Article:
- QLD: $15,000–$20,000 for new homes (built or bought) under $750,000
- SA: $15,000 for new homes up to $575,000
- TAS: $10,000 for new homes, off-the-plan homes or owner-builder homes (it’s $20,000 until June 30, 2017)
- VIC: $10,000 for new homes up to $750,000
- WA: $10,000 for new homes (built or bought) up to $750,000, or up to $1,000,000 in remote areas (above the 26th parallel)
5. Buy off the plan
Buying a property off the plan can often be cheaper because you can’t see it and you have to wait for it to be built. What’s more, completely new dwellings often aren’t subject to stamp duty, so you’ll save money there too. There are also tax depreciation benefits. That said, buying off the plan poses some risks. “Read all the contracts very carefully,” says Nerida. “In areas that are seeing a lot of development, the value of the property can decline from the time you buy to when construction is complete. Also, the project may stall if the developer runs into problems, or there may be quality issues once the project is complete, so it is important to choose a reputable developer.”
6. Get outta town
Due to the housing crisis (remember all those screaming headlines?), some state governments have begun incentivising property in regional areas, so a move to the country could mean an awesome tax break, or even a lump sum grant (read: cold hard cash). Prices tend to be much lower in these areas anyway, so if you’d like that home among the gum trees, it’s worth googling ‘country change’ or ‘Evocities’ for more information.
7. Get a side hustle to help you save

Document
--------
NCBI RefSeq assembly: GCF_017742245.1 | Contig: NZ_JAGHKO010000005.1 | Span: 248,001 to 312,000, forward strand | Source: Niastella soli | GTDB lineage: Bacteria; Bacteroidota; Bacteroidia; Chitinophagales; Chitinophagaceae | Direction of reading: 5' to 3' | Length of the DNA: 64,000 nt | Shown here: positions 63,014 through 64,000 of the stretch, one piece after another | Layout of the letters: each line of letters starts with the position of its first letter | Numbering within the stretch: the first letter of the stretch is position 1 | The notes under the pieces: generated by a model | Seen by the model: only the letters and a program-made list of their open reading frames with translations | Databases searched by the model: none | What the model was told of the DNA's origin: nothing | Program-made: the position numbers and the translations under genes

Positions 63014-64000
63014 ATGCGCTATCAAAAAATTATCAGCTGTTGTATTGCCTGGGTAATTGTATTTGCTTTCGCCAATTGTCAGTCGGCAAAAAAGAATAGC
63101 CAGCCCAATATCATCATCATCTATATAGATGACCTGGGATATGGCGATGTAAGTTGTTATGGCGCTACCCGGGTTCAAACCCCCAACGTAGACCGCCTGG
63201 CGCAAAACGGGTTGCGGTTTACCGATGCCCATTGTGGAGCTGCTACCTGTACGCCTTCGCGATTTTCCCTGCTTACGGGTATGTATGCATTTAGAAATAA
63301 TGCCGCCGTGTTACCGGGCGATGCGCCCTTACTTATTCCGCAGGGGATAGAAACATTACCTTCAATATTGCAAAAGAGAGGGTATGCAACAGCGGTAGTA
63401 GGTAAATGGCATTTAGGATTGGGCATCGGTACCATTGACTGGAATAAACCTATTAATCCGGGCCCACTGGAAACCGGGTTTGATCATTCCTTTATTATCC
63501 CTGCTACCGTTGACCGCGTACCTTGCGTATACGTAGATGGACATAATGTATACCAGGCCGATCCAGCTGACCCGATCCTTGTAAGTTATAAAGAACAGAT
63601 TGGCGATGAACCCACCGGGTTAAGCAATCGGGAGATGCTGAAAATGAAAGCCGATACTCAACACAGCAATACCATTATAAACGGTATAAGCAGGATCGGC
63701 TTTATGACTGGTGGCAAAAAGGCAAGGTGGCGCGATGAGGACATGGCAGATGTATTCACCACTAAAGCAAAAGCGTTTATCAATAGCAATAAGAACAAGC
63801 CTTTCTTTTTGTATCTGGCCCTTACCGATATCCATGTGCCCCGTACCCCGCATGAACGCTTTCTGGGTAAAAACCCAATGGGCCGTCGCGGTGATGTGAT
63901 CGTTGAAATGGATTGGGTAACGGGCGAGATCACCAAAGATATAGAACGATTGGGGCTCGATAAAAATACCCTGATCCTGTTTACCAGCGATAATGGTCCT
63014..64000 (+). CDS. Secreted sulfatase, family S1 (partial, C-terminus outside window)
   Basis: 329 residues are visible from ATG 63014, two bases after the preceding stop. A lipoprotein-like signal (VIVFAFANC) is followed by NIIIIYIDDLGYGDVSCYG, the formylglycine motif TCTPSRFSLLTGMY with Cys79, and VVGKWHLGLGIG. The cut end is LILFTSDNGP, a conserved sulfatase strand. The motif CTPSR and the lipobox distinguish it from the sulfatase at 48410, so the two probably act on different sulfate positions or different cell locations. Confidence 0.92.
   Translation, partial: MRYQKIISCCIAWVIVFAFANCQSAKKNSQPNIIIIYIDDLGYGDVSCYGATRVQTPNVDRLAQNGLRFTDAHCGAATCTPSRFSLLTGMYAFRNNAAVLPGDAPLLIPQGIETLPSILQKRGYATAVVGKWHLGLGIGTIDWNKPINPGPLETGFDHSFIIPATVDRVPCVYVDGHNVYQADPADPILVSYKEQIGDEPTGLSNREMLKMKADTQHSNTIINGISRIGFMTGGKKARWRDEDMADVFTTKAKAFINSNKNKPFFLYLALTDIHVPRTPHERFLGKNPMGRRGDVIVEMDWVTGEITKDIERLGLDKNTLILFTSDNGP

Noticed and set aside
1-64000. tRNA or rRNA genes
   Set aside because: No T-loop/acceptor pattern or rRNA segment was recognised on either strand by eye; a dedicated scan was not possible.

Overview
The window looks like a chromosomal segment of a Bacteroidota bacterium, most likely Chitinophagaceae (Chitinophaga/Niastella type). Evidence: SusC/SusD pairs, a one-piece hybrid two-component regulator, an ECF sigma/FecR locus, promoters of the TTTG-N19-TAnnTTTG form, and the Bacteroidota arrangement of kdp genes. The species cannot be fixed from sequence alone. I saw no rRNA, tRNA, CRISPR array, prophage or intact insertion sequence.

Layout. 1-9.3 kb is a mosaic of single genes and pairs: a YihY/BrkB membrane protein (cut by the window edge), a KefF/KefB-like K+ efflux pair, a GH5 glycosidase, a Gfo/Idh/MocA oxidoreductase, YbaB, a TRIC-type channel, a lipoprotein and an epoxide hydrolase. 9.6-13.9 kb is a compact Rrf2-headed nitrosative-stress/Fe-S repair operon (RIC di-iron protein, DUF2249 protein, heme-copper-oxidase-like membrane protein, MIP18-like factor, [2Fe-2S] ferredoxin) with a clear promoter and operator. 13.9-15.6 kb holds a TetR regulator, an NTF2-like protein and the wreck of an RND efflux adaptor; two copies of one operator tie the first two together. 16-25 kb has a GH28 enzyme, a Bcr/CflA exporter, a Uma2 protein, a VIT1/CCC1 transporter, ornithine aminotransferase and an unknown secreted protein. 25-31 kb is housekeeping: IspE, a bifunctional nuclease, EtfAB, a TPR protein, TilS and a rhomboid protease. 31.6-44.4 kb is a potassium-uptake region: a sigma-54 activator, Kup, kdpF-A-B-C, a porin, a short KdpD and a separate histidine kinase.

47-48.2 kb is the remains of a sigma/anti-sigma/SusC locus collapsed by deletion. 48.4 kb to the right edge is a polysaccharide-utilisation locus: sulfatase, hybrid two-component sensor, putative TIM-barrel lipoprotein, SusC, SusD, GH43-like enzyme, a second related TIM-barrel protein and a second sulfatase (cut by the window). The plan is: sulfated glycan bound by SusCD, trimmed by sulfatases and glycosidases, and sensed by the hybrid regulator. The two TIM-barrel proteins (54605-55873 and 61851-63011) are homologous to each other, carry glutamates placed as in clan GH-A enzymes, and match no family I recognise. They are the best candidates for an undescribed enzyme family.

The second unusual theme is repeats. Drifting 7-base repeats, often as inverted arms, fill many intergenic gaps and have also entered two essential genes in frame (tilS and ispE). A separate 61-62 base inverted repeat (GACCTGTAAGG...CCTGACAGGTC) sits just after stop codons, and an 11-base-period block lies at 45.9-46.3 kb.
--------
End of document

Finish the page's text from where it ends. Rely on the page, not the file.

You’ve got a full-time job but you still can’t seem to save as much as you’d like? Enter the side hustle. Here are some ideas: Rent out your car space. If you have a car space you don’t need, earn extra money for doing pretty much nothing by renting it out. Go to findacarpark.com.au for information. Take back your unused purchases. If you’ve got three dresses hanging in your wardrobe with the tags still attached, you’ve got a problem. Return them, get the money back. Easy. Get on Airtasker. There are thousands of odd jobs on this website, with varying fees. If you’re one of those people who finds putting IKEA furniture together a breeze, then make some money from it. Go to airtasker.com. Be a tutor. If you aced English or maths, advertise your services as a tutor. Rates vary, but you can get around $50 an hour. Love puppies? Kids? Or both? Then you’d be an awesome babysitter or pet sitter. To find one-off, short-term and long-term babysitting jobs in your area, go to findababysitter.com.au. For pet-sitting jobs, go to pawshake.com.au or petsleepover.com.au. If you’re an excellent driver and you know your way around town, become an Uber driver. Choose when you want to work and, once you’ve earned enough, simply turn off the app.
8. Live rent free
Imagine how much you could save if you didn’t have to pay rent. Well, it’s possible. Sign up as a house sitter on or . In addition to allowing you to live in their home, some homeowners will even pay you a fee, which is basically free money. Good luck!